7. Dark chocolate – good news chocolate lovers! Did you know that 100 grams of dark chocolate has 327mg of magnesium? Just take it easy though since one square of dark chocolate can give you 145 calories.
  8. Brown rice – 100 grams of brown rice can already give you 44mg of magnesium content or 11% of the recommended DV. If you’re not a fan of brown rice, other whole wheat foods with high magnesium content are millet, bulgur, buckwheat and wild rice.
  9. Avocado – this fruit may not be ideal for dieters because of the calories it contain. Still, 100 grams of avocado contains 29mg of magnesium which comprises 7% of the recommended daily value.
  10. Bananas – aside from dark leafy greens, fruits can also be a good source of magnesium. The perfect example is banana. A 100 grams serving of banana can give you 27mg magnesium content and 1 cup of this fruit has 47mg. Aside from these mentioned, other natural foods that are high in magnesium are cabbage, asparagus, parsley, beets, broccoli, barley, summer squash, oats and tofu. To help you remember magnesium better, just think of FIBRE. Generally, fibre-rich foods are also high in magnesium content.

Signs That You Are Magnesium-Deficient

So you know the health benefits and the different natural sources of magnesium. The question now is how will you know if you lack in the magnesium deficient? What are the signs that will say you need magnesium? You can have a blood test but they often non-conclusive because under normal conditions the body maintains constant circulating concentrations of magnesium in the blood, so instead of spending money on expensive lab tests, here are signs that will say you are may be magnesium deficient.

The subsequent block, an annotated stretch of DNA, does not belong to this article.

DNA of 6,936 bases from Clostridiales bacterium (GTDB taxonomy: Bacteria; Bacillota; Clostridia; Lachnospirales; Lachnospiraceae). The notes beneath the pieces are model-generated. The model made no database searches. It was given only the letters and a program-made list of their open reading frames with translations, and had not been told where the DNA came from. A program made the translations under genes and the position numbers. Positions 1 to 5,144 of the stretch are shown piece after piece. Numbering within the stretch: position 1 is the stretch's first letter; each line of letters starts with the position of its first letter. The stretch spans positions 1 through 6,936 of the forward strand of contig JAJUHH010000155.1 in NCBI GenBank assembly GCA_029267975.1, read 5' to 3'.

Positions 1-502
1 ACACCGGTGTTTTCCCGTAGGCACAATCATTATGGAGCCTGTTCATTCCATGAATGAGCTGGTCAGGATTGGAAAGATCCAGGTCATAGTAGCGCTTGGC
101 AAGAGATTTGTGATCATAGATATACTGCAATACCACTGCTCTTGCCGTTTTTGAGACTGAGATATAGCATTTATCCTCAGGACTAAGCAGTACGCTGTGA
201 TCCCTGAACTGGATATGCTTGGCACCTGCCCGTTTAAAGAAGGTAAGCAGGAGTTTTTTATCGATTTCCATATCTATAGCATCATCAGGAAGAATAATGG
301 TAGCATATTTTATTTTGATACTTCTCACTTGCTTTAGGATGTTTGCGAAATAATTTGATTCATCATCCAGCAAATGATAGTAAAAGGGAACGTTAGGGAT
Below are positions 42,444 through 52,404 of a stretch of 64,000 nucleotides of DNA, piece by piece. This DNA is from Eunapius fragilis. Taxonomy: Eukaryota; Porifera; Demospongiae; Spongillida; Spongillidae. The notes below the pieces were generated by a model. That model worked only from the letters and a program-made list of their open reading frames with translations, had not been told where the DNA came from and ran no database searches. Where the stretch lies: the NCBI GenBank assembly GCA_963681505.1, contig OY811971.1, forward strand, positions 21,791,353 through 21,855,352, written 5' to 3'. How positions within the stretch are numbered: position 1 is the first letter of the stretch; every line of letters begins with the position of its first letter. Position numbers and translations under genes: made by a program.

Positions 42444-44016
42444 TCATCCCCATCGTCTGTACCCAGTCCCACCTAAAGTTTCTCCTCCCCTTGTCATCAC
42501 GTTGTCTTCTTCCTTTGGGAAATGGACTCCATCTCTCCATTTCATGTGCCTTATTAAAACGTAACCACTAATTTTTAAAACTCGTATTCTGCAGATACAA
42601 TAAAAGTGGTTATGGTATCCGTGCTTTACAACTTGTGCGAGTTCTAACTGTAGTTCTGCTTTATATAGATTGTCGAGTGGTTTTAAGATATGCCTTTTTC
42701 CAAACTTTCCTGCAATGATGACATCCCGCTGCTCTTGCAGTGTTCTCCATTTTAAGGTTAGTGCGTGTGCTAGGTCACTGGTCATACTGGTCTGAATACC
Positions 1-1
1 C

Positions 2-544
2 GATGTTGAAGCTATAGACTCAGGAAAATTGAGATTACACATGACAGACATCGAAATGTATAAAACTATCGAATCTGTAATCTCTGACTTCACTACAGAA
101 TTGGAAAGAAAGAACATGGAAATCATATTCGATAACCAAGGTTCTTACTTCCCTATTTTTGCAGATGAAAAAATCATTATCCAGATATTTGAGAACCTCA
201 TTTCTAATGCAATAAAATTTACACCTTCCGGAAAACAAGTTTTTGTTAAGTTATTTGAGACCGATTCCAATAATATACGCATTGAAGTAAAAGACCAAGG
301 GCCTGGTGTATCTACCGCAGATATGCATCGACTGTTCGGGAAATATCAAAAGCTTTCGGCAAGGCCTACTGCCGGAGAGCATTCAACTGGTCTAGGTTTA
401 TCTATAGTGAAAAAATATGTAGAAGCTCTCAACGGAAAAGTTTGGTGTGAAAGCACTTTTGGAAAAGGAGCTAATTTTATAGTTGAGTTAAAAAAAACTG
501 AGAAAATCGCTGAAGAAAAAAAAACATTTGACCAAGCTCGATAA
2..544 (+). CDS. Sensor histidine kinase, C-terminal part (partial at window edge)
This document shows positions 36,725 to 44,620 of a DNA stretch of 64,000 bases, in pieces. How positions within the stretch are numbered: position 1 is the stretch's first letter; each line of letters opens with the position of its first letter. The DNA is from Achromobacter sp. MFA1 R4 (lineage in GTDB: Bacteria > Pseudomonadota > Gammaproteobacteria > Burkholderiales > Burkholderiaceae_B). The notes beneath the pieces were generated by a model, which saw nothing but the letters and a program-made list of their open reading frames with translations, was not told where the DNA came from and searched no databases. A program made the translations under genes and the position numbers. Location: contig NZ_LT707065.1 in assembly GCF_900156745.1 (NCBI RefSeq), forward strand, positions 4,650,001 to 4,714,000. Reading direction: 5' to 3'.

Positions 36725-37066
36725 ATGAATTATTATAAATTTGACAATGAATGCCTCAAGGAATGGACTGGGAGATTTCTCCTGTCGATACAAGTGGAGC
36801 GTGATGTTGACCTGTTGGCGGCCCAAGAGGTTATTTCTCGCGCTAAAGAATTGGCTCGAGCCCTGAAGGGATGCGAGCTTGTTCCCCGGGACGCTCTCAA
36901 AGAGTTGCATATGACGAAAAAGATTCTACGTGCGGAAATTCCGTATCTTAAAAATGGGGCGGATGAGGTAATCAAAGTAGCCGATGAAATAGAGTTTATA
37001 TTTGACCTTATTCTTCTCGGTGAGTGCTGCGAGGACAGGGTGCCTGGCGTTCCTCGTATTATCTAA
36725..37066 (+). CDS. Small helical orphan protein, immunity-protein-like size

• Loss of appetite
  • Headache
  • Nausea
  • Fatigue
  • Weakness
  • Numbness and tingling
  • Personality changes
  • Muscle contraptions and cramps (so many people experience annoying leg cramps and yet most doctors won't advise you to take a magnesium supplement)
  • Abnormal heart rhythms
  • Seizures
  • Coronary spasms

If you experienced any of these symptoms, go to your doctor and have yourself checked. This might also be a sign of something serious.

Magnesium and Its Relationship with Other Nutrients

Since magnesium plays a supporting role, it is normal to find magnesium combined with other vitamins and minerals in supplements.. In fact, magnesium can be combined with:

  • Calcium – both calcium and magnesium have been subjected to various researches. According to recent studies, the magnesium absorption from the intestine depends also on the amount of calcium present in your body. However, the key is balance since these two nutrients compete for absorption into the bloodstream.
  • Potassium – since potassium and magnesium belong to the same class of minerals, you will often find these two together for normal heart health and better neurologic function and enzymatic processes.